Chidi’s Reading List

I took one class on Philosophy in college, so, like Eleanor in The Good Place, Chidi is solely responsible for my education in ethics.

I’ve thought more about ethics since I started watching The Good Place than I’ve ever thought about ethics before. I’m now convinced we need to put more focus on ethics and philosophy in education. I would like to point to our current President as a really good indication of the need for more thoughtfulness in this country.

But I love The Good Place because it’s smart without trying too hard. The characters talk philosophy, while still remaining grounded and relatable. Chidi is paralyzed by his knowledge of philosophy, unable to make even simple decisions, while Eleanor and Michael are improved by their newfound knowledge, and become better people (well, “people” in Michael’s case) than they were before.

Anyway, I’m pretty sure The Good Place is just a front for some secret philosophy lobby or something, because the show’s got America talking philosophy and ethics, which is pretty awesome.

Now, Chidi tosses around a lot of names and a lot of ideas that are not always specific to any certain text, but I went back through the shows and scoured the Internet to make a pretty comprehensive list of the books and philosophers discussed by Chidi in The Good Place. There are a lot, and a lot of them are pretty old, and most of them are by white dudes, but their thinking is still relevant.

Anyway, what the fork, let’s do this already…

a Chidi-inspired Reading List on Ethics, Death, and Choice

Discipline and Punish: The Birth of the Prison and Madness and Civilization: A History of Insanity in the Age of Reason by Michel Foucault

Foucalt was definitely mentioned by Chidi. I don’t know that he mentioned these texts in particular, but I thought that they both sounded fascinating. Especially Discipline and Punish, which describes the evolution of punishment from torture, which punished the body, to imprisonment, which punished the soul. In this day and age, with prison reform on the mind, I think this would be a very relevant book to read and discuss.

On the Way to Language and What is Called Thinking by Martin Heidegger

The first book is about language and how an interest in the meaning of language makes us human. The second book is about thinking, and that “true” thinking is thinking about Being.

The Essential Kierkegaard by Soren Kierkegaard

Oh, so apparently this guy is credited as being the first existentialist philosopher, and, let me just tell you, existentialism has been my jam since reading Jean-Paul Sartre’s No Exit in college. So, super stoked to try Kierkegaard.

A Treatise of Human Nature by David Hume

This one sounds like it’s all about being human. How we first develop human concepts like right and wrong and cause and effect, and how we develop our own understanding of self. I feel more in tune with myself already.

Critique of Pure Reason and Groundwork of the Metaphysics of Morals by Immanuel Kant

I don’t know why, but the idea of metaphysics alludes me. I try hard to get it, but I don’t. Maybe I don’t get it because I’ve never read Kant. In Kant’s own words, he’s looking for the supreme principle of morality. Me too!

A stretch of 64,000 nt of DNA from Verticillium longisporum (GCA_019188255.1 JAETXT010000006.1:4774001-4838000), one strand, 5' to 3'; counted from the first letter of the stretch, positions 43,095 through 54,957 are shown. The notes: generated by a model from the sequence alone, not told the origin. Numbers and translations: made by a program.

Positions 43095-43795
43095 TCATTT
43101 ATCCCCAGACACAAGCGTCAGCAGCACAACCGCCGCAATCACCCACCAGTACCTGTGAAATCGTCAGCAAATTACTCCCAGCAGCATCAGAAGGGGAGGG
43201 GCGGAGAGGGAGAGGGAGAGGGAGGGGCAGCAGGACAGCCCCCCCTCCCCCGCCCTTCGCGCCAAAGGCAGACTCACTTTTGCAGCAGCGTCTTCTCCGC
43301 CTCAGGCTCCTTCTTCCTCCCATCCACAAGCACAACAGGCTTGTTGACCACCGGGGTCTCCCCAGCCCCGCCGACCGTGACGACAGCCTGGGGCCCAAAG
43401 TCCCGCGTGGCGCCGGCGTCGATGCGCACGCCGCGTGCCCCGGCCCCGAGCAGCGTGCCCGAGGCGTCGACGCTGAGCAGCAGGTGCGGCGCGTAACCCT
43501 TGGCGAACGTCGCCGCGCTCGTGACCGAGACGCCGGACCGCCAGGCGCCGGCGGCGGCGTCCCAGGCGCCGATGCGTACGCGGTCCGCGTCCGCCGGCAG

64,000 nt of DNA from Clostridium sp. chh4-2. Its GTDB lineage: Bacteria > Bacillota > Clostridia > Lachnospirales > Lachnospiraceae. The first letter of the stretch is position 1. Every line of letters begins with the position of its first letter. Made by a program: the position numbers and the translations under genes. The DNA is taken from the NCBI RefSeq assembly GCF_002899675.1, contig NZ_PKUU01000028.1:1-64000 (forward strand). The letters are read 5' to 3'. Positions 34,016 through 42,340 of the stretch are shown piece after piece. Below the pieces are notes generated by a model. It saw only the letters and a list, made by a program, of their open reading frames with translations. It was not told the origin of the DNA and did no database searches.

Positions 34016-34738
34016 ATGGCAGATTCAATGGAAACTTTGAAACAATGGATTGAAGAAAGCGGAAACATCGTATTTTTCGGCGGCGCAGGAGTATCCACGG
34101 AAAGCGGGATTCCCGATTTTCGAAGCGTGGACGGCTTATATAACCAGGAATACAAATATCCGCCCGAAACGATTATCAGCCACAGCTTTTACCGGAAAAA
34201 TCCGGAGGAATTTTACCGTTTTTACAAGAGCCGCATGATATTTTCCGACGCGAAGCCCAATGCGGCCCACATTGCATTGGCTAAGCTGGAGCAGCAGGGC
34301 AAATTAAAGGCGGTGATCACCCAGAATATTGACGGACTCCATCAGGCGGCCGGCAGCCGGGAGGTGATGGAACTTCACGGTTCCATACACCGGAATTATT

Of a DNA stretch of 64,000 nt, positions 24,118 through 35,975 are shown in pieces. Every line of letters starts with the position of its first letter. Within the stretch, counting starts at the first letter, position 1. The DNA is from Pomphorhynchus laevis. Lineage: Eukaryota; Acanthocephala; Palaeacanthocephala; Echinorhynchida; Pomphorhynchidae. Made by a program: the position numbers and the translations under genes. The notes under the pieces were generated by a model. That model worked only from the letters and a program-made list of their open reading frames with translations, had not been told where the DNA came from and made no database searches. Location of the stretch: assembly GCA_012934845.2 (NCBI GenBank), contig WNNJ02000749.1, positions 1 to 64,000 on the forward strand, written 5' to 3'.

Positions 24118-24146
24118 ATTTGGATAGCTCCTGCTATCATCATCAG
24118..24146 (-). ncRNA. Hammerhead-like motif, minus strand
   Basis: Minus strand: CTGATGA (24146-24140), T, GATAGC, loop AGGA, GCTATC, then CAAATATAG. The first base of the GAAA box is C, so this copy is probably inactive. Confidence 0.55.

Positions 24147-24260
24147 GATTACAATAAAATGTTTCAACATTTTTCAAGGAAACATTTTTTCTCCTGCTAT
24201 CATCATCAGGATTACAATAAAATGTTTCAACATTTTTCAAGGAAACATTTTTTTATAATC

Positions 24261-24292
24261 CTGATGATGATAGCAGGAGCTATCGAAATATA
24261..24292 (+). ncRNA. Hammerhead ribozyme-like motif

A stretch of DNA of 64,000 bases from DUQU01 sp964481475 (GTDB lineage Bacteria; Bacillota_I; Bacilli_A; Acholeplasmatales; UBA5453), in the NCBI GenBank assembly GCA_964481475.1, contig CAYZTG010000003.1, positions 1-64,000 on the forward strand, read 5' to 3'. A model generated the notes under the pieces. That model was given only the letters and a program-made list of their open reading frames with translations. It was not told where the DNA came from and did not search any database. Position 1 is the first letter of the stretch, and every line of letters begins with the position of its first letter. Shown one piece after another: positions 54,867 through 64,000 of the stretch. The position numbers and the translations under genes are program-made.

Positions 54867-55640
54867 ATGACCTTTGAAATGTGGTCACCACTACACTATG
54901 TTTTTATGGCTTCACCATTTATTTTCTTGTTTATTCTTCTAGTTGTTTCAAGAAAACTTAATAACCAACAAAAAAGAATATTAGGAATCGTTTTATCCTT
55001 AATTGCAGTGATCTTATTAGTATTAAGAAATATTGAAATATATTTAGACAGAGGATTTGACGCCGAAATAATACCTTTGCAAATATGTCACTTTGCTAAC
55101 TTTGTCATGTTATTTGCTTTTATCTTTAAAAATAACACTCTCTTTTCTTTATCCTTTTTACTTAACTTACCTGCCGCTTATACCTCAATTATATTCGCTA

The Republic and The Trial of Death of Socrates by Plato

Okay, I’ve taken Philosophy 101, or whatever it was, so I’ve read Plato. From that class I especially remember reading the Trial and Death of Socrates. I also remember the Allegory of the Cave—maybe not so much the meaning, but I definitely remember my professor drawing a picture of a cave on the whiteboard.

The Nicomachean Ethics by Aristotle

Aristotle writes about happiness. Where does happiness come from, and how do we achieve it? I like this. He also discusses virtue and the relationship between virtue in the individual to society and the State.

Utilitarianism by John Stuart Mill and Works of Jeremy Bentham by Jeremy Bentham

Utilitarianism was Eleanor’s favorite theory, because she thought is was the most simple. Which it might be, but in action it can be very cruel. Utilitarianism says that actions are right if they benefit the majority. In fact, John Stuart Mill’s book is a lecture Mill gave defending capital punishment. So, you see: cruel.

What We Owe to Each Other by T.M. Scanlon

If something is wrong, why not do it? How do we even know if something is right or wrong? What’s the basis from which we build our system of values? Doesn’t this sound like Chidi? An endless chain of questions with no real answer.

Ethics Without Principles by Jonathan Dancy

Oh my, this one’s deep. I’m not sure I get it. I think, if actualized, this theory could change our laws and judicial practices, because it seems to put more of an emphasis on the ambiguity of morals, than the rigidity of principles. Yeah, wow, I don’t know, but my mind is blown. How’re you doing?

The Song of God Bhagavad Gita by Prabhavananda

This one is about a guy on a battlefield having a conversation with Krishna. It is one of the cornerstone texts of Hinduism, and about the human condition.

Death by Todd May

This book looks death in the face and says: AND? Well, kind of, because it seems that’s all philosophers get down to doing, but this book does try to make amends with the fact that we’re all going to die, and what that means for our daily lives.

“I just ethics’d you in the face, Chidi!” said Eleanor in season one of The Good Place, and me now that I’ve made this list.

My brain hurts. I hope yours doesn’t hurt too much. For more juicy The Good Place bookish stuff try: a list of romance novels for characters in The Good Place.

In a book lover’s life, there’s nothing as magical as a perfect, surprising recommendation from someone who just gets you. But finding those people can be tough! That’s where TBR comes in. Go here to find out more, or just click the image below:
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